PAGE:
Public Safety Diving Standards

All organizations, agencies or diving companies must comply, as a first step, with the government regulations of their country and add if permitted, all appropriate rules and procedures to control the safety of the dive operation.

The IDSSC recommends the application the minimum public safety diving standards to the North Carolina Public Safety Divers prepared with materials and information from the General Industry Standards, 29 CFR 1910, Subpart T—Commercial Diving Operations, and OSHA Instruction CPL 02-00-151 (U.S. Department of Labor, Occupational Safety and Health Administration). This guide also contains information from sources such as U.S. Navy Diving Manual, National Association of Search and Rescue, California Department Fish and Game Diving Safety Manual, and the National Fire Protection Association, NFPA 1670—Standard on Operations and Technical Search and Rescue.
Through an existing alliance established between the N.C. Department of Labor’s Occupational Safety and Health Division and the North Carolina Public Safety Divers’ Association (PSDA),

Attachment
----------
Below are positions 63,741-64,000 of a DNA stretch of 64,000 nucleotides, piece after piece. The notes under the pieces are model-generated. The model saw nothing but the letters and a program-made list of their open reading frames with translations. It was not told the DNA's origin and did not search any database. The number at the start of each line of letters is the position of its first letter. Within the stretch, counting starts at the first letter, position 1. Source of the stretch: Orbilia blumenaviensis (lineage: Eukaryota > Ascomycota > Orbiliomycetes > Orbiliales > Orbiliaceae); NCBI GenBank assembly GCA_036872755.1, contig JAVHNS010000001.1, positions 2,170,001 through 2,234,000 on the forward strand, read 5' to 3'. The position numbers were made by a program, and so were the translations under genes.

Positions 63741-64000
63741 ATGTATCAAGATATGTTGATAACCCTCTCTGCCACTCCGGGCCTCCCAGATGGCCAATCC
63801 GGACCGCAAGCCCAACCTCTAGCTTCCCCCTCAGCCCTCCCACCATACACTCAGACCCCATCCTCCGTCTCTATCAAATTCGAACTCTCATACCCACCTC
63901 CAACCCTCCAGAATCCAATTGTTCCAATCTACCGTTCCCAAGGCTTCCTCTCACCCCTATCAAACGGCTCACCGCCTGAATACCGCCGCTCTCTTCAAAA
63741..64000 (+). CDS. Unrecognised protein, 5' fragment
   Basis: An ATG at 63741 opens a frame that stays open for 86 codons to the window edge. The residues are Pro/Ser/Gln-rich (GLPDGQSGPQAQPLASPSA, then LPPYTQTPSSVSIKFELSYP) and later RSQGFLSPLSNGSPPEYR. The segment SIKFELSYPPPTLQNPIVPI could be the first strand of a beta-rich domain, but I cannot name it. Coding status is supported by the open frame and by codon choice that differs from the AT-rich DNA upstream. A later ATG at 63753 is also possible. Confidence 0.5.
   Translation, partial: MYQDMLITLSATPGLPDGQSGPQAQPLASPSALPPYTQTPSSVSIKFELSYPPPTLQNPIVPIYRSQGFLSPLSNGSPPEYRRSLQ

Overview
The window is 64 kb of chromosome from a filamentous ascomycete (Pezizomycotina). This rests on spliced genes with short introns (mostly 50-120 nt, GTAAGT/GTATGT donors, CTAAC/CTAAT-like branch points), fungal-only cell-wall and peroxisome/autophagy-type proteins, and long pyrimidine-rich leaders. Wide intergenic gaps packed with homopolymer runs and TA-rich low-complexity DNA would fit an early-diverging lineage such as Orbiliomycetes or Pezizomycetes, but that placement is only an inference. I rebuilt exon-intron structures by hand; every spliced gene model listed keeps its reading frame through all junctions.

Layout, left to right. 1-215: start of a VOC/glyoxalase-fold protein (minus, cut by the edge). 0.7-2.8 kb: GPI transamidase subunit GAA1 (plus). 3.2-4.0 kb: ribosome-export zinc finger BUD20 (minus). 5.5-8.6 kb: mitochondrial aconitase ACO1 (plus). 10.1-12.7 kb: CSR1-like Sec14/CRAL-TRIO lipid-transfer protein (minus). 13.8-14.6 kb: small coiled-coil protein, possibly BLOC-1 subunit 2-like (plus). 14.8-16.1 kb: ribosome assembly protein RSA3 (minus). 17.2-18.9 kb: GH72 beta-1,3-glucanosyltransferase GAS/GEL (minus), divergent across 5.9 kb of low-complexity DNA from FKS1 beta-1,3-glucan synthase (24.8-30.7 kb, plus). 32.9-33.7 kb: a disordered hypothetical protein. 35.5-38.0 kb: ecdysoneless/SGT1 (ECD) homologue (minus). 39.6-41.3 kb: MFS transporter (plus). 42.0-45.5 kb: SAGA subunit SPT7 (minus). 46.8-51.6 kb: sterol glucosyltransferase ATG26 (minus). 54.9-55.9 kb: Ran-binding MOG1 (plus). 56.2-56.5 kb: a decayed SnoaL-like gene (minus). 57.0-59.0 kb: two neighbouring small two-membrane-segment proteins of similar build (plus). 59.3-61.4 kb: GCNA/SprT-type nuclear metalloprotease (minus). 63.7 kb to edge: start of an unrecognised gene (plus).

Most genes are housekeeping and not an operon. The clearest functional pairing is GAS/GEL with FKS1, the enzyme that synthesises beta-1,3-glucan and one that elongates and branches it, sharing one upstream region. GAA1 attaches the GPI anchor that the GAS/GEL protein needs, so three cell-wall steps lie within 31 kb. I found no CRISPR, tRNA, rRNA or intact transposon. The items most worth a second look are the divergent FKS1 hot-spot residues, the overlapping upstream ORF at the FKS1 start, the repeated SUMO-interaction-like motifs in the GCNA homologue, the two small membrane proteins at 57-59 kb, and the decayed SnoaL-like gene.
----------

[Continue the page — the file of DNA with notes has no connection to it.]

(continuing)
North Carolina PSD Standards.

OSHA Standards Training Requirements.

The Federal Emergency Management Agency (FEMA) also support the work of public safety divers through Diver, Tender, Dive Team Leader, Public Safety Dive Team standard and the National Incident Management System (NIMS). FEMA is an agency of the United States Department of Homeland Security. The agency’s primary purpose is to coordinate the response to a disaster that has occurred in the United States and that overwhelms the resources of local and state authorities. The governor of the state in which the disaster occurs must declare a state of emergency and formally request from the President that FEMA and the federal government respond to the disaster.

Public Safety Diver

Public Safety Dive Tender

Public Safety Dive Team Leader

Public Safety Dive Team

National Incident Management System (NIMS)

The IDSSC maintains that public safety standards and procedures for diving must be regulated by the government. Additionally, public safety divers must be trained and certified by governments in order to carry out their risk function and have legal and health protection.
We also know very well that non-governmental certifying agencies work hard to perfect techniques and procedures and protect divers from public safety in a professional and humane way.